The Government is considering reform to pension tax relief which would provide bigger incentives to save for younger workers rather than older savers.
The Times reports the Treasury is considering a policy proposal where the Government would offer different top-ups to pensions contributions based on the individual’s age.
Under the proposal, the Government would offer £1, minus a person’s age, for every £1 they pay into their pension. A 25-year old would receive a top-up of £75 for every £100 invested while a 60-year-old would get a top-of £40 for £100 saved.
The Treasury is also said to be looking at cutting the annual allowance from £40,000 to £20,000, as part of efforts to keep the costs down of the new system.
Speaking at a fringe event at the Conservative party conference last week, the parliamentary private secretary to Chancellor Philip Hammond said the idea was “consistent with a Government that wants to help working people.”
John Glen, a Conservative MP said: “There is a massive advantage to incentivising young people because the pressures on expenditure for them are much higher. So, therefore, to create an incentive that is significant . . . is clearly a very good policy driver.”
Hargreaves Lansdown has drawn up the proposal. In its document setting out the plans, Hargreaves says: “The younger you are when you invest, the more your savings are worth in the long run, so it makes sense for the government to load its incentives towards younger ages. A top-up which declines with every passing year presents an opportunity for a simple and relentless message from industry and government, to save now rather than putting it off until tomorrow.”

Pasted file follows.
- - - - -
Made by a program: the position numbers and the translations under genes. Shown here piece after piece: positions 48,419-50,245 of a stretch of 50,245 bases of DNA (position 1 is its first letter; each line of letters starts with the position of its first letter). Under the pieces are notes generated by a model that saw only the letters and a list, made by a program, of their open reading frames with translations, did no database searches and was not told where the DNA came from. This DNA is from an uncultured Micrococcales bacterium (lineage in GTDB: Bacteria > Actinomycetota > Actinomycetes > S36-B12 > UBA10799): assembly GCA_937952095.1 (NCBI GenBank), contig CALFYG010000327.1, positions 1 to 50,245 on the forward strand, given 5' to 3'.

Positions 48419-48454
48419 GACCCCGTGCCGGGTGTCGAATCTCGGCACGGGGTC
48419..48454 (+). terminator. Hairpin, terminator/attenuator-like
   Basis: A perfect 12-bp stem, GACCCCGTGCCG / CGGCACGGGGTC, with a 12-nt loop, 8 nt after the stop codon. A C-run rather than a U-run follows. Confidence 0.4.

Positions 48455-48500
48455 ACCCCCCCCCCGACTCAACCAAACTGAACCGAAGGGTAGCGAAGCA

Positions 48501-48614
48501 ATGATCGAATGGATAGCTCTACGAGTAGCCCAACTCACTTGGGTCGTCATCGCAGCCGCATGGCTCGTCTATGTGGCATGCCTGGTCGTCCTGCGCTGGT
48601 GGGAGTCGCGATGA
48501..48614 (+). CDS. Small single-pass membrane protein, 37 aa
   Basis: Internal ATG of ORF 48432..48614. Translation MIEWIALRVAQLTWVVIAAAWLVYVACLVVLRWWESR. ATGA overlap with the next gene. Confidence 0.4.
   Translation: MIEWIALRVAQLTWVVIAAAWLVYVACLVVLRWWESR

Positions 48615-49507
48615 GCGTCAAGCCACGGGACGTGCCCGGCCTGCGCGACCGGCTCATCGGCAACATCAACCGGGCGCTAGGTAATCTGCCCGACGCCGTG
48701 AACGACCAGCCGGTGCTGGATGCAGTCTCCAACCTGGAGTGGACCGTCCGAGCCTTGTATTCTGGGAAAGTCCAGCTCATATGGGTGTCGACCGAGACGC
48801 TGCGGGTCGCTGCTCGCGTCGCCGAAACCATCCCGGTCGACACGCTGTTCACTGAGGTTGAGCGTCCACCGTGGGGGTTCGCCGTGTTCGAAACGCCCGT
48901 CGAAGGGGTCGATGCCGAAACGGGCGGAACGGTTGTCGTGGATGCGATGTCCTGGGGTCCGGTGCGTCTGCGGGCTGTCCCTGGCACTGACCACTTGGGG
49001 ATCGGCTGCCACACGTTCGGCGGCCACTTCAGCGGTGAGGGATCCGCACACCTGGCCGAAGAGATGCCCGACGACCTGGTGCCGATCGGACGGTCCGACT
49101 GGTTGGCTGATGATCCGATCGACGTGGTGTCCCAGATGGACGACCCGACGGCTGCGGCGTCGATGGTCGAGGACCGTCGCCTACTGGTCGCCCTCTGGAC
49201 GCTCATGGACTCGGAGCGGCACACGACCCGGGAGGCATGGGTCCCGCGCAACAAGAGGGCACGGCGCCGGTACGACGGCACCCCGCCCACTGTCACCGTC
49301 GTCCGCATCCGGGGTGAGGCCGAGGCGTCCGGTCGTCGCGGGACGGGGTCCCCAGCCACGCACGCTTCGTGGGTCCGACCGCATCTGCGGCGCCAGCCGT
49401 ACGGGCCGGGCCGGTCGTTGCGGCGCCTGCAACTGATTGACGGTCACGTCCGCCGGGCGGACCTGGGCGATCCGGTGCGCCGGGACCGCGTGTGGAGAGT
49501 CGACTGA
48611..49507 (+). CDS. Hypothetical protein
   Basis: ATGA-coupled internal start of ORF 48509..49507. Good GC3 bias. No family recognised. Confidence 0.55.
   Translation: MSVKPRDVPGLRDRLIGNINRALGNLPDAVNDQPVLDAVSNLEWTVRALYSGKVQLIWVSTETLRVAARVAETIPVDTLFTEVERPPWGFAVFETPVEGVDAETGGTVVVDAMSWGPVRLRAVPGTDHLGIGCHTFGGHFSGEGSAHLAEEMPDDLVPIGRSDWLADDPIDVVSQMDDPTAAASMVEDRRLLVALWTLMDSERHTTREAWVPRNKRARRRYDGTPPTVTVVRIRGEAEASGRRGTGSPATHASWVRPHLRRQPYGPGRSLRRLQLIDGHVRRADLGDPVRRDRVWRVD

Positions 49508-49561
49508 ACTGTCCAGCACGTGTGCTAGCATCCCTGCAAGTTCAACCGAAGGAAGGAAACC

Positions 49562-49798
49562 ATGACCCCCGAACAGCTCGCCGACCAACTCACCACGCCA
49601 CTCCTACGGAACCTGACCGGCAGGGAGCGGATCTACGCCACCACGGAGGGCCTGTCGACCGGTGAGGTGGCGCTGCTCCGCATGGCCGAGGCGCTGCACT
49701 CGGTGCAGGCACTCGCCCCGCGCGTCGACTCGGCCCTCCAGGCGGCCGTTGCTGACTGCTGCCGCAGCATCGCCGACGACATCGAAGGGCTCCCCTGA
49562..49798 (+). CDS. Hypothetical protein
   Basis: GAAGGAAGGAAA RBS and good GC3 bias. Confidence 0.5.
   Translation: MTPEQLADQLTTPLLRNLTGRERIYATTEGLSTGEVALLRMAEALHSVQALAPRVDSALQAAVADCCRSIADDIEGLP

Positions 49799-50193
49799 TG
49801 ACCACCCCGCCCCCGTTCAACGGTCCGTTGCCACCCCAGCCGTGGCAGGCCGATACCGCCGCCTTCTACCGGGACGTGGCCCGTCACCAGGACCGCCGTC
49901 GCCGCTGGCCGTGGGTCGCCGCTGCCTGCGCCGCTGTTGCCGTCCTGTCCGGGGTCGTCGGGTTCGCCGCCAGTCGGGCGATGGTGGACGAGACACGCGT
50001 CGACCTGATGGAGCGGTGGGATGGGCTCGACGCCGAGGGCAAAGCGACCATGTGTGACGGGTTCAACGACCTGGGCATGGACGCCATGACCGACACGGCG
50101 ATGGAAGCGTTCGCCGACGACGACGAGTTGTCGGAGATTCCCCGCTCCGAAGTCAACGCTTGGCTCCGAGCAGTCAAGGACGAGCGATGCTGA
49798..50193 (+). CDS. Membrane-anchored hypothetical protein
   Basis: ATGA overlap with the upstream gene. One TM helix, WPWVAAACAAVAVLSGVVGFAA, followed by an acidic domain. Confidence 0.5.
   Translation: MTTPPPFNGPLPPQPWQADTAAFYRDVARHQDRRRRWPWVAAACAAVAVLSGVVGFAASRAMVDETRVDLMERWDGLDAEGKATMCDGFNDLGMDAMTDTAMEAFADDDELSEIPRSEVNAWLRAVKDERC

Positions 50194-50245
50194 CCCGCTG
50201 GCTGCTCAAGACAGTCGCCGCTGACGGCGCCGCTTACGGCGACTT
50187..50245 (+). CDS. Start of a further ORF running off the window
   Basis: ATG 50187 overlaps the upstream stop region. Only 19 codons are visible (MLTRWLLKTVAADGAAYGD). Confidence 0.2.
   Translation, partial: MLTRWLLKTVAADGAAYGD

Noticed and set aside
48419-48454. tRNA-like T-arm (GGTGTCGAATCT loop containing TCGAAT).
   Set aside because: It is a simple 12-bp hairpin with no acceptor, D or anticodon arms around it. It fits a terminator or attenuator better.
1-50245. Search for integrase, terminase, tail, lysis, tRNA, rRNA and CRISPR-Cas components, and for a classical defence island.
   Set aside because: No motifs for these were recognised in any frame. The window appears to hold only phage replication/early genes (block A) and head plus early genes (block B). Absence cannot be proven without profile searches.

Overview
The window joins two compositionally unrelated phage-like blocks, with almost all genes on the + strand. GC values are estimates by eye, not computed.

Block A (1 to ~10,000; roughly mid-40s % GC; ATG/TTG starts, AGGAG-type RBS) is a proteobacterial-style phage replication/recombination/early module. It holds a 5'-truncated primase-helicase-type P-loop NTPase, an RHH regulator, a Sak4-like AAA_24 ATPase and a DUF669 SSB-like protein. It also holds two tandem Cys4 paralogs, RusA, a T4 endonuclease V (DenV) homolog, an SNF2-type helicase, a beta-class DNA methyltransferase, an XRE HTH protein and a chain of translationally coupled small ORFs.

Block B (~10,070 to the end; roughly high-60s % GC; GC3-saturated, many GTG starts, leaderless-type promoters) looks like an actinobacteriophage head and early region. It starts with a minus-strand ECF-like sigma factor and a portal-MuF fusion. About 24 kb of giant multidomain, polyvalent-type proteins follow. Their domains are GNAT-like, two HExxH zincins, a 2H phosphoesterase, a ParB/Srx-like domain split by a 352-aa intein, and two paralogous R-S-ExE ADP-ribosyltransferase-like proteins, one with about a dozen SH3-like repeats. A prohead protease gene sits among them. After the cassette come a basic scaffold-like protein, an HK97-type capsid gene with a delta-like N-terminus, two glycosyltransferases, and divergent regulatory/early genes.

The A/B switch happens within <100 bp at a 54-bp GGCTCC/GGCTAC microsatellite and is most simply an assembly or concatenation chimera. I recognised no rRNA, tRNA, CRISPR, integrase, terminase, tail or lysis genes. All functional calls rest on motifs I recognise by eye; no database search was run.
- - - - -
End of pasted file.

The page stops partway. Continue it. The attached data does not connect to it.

It is unlikely the plans will be approved before the Autumn Statement next month.
A Government source told the newspaper all tax reliefs were “under review”.
A statement from the Treasury says: “Responses to the pension tax relief consultation last year clearly showed there was no consensus for reform.
“The government concluded that with the lack of consensus and the rollout of automatic enrolment ongoing, now was not the right time to undertake fundamental reforms to the pension tax system.”